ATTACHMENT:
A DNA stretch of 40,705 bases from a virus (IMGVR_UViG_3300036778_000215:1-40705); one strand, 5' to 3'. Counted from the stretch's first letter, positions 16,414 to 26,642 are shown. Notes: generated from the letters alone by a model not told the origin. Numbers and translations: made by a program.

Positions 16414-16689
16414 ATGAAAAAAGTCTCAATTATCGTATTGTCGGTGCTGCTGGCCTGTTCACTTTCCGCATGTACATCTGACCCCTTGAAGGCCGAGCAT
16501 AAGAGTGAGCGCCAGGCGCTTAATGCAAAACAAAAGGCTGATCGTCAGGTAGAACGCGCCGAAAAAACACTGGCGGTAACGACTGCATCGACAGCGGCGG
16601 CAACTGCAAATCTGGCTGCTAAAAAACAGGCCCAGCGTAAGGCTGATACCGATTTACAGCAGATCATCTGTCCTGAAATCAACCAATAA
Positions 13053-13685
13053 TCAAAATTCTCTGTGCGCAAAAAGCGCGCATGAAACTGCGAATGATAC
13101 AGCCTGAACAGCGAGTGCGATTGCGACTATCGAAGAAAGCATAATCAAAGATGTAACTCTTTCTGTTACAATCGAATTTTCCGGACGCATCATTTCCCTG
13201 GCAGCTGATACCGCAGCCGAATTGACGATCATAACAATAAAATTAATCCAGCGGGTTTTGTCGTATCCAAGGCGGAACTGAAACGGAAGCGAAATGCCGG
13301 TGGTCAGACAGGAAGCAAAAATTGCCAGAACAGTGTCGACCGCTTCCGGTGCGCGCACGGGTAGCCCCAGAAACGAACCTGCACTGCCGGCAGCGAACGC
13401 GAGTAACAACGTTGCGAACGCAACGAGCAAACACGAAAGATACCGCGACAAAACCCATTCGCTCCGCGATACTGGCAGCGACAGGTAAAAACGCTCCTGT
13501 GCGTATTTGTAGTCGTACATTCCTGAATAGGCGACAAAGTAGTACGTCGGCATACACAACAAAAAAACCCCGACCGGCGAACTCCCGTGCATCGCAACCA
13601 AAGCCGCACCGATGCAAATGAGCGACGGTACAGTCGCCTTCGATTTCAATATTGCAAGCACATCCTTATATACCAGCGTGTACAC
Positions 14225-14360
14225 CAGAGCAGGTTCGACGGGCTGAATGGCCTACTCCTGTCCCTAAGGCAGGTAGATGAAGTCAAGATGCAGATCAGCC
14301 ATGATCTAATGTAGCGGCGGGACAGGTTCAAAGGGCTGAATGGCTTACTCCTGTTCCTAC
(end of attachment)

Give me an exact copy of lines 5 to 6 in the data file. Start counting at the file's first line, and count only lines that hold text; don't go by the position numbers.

16601 CAACTGCAAATCTGGCTGCTAAAAAACAGGCCCAGCGTAAGGCTGATACCGATTTACAGCAGATCATCTGTCCTGAAATCAACCAATAA
Positions 13053-13685